Articles · Colin Firth · Darcy · Elliot Cowan · Fitzwilliam Darcy · Jane Austen · Matthew MacFayden · Pride and Prejudice

Jane Austen’s Leading Men – Fitzwilliam Darcy

Fitzwilliam Darcy.

When he was conceived by Jane Austen and read by women everywhere before movies came along, I wonder how he was pictured in the minds of women. Of course, I’m sure that propriety forbade them to speak openly of such private imaginations. Well, let’s face it, as Jane said, a “lady’s imagination is very rapid” and who knows where it will lead besides matrimony.

As modern women, we are blessed with the advent of movies that have cast Darcy in the bodies of handsome actors. It’s here in our 21st-century world when we read Pride & Prejudice, we no doubt picture one of these men wearing a cravat and looking quite dashing in their period clothing.

I think it’s safe to say that most ladies love Colin Firth as the Darcy of their dreams. My tastes lean toward Elliot Cowan as my swoon-worthy Darcy. (Who you say? He played Darcy in the fictional world of “Lost in Austen.”) There was something about his appearance, characterization, and voice that made me go weak in the knees.

Perhaps, you enjoyed Matthew MacFadyen in the role, and our mothers and grandmothers kept their eyes on Laurence Olivier who moved women in 1940. There were others who made it on film to play the role in various adaptations.  No matter who your mind wanders to as Fitzwilliam, he’s still the arrogant aristocrat we find utterly fascinating.

However, our beloved Darcy does have his flaws. Before Elizabeth finally humbles him and puts him in his place, he really is annoying. The man never smiles. Of course, if you like aristocratic snobs and are one yourself, I’m sure you think he’s well behaved in his treatment of others. Wonderful Jane Austen pens the most powerful scene after Darcy declares his love for Elizabeth, totally undone by the feelings he has tried so hard to repress. After all, his love is a sacrificial gift due to Miss Bennet’s status in life.  Hear him declare: In vain have I struggled. It will not do. My feelings will not be repressed. You must allow me to tell you how ardently I admire and love you.”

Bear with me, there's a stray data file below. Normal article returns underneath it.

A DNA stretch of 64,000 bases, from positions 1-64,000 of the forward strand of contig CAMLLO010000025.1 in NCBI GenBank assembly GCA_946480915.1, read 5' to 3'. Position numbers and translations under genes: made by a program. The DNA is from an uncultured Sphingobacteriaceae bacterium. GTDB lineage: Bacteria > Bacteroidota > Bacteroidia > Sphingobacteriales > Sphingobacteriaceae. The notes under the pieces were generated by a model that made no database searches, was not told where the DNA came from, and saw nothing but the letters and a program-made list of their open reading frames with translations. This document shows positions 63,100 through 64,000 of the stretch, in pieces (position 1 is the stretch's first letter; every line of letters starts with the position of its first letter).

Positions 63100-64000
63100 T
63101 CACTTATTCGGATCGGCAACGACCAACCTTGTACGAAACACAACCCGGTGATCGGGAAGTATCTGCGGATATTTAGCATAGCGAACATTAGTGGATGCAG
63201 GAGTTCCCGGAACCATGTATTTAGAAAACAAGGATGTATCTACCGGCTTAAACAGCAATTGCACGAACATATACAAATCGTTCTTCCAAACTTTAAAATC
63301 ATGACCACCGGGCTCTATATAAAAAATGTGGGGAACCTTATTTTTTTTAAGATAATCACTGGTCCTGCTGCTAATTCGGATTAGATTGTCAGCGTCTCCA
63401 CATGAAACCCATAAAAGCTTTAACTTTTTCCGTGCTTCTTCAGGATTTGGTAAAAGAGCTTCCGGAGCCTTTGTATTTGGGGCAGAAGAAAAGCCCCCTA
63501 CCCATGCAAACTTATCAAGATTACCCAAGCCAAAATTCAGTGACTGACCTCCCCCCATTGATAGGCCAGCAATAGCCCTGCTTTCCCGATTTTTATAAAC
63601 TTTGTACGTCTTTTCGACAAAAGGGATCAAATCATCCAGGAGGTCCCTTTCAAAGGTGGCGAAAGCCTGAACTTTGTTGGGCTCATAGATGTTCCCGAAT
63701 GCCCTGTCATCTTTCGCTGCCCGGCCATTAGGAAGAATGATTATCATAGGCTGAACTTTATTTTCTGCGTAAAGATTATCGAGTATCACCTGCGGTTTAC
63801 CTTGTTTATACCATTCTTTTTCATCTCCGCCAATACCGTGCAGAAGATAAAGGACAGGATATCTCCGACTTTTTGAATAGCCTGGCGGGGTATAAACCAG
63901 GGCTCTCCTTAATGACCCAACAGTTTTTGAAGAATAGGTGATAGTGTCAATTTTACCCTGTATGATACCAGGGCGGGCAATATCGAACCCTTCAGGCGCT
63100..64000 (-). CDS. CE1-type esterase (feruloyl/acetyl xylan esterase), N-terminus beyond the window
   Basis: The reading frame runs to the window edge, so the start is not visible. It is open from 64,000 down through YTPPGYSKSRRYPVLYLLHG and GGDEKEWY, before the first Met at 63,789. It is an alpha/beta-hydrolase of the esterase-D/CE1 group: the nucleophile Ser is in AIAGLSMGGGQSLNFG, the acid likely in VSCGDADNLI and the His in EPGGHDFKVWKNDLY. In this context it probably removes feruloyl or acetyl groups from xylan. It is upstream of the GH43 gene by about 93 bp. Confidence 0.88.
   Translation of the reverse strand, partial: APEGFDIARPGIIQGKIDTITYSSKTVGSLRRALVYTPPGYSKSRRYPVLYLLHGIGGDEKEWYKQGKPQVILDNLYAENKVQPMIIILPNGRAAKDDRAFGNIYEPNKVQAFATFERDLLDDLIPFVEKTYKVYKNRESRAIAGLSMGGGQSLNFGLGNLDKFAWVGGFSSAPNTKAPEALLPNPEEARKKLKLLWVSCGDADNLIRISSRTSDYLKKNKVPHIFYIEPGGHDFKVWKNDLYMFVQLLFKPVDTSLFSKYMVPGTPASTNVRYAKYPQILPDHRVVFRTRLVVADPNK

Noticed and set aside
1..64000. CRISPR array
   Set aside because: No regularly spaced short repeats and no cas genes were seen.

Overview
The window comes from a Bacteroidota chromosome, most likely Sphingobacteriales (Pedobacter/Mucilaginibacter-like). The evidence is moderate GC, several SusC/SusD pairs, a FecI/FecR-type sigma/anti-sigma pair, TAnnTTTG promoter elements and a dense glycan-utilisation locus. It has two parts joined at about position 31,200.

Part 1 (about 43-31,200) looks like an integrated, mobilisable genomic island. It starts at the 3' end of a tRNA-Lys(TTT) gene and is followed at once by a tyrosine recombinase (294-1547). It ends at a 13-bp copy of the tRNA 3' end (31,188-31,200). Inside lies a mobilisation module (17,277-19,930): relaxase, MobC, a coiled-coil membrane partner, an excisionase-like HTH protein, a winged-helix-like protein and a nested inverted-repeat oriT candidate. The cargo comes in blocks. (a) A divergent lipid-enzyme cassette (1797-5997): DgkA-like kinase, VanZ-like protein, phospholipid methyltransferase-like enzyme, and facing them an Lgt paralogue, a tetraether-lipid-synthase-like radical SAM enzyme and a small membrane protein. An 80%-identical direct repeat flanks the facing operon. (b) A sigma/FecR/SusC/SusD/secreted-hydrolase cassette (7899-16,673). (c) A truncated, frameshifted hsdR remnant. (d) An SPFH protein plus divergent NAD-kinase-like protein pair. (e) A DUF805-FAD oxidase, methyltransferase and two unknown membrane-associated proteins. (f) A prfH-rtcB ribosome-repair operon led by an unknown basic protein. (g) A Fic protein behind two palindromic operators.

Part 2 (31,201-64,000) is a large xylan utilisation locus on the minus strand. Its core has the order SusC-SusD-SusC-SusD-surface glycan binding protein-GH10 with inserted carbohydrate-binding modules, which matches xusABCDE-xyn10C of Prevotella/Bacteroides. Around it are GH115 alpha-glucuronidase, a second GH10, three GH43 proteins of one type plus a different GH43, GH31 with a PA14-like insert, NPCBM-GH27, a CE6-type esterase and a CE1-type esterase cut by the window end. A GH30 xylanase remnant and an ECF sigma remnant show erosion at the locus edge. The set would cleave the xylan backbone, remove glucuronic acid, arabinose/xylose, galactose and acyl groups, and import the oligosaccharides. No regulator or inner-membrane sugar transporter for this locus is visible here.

But alas, Elizabeth will have none of it, as she puts him in his place.

“From the very beginning— from the first moment, I may almost say— of my acquaintance with you, your manners, impressing me with the fullest belief of your arrogance, your conceit, and your selfish disdain of the feelings of others, were such as to form the groundwork of disapprobation on which succeeding events have built so immovable a dislike; and I had not known you a month before I felt that you were the last man in the world whom I could ever be prevailed on to marry.” 

Jane Austen’s colorful characters are worth their weight in gold.  Darcy, of course, is just one of the many leading men we can fantasize about in Austen’s works.  Is he my favorite among all of Jane’s creations?  No, he isn’t.

Now that I’ve shocked you, you’ll just have to wait and see which man moves my heart or “floats my boat” as Amanda Price would say in Lost in Austen.

Enjoy your daydreams of Darcy, and do tell, who is your favorite!

2 thoughts on “Jane Austen’s Leading Men – Fitzwilliam Darcy

  1. What a wonderful blog, and a wonderful post! My friend Maria Grace told me of your blog, and all the Austen Authors as well, and I am so glad she did!I am totally and completely in the Matthew Macfadyen camp. He IS my Mr. Darcy and the inspiration for my sequel series. However, I really loved Elliot Cowan in Lost in Austen. And I certainly can see the appeal to Colin Firth! Still, it is Matthew who sets my heart fluttering, and brings my vision of Mr. Darcy to life. :-)Great post! Keep up the good work. I am highly intrigued. Hugs, Sharon Lathan


Leave a Reply

Fill in your details below or click an icon to log in: Logo

You are commenting using your account. Log Out /  Change )

Twitter picture

You are commenting using your Twitter account. Log Out /  Change )

Facebook photo

You are commenting using your Facebook account. Log Out /  Change )

Connecting to %s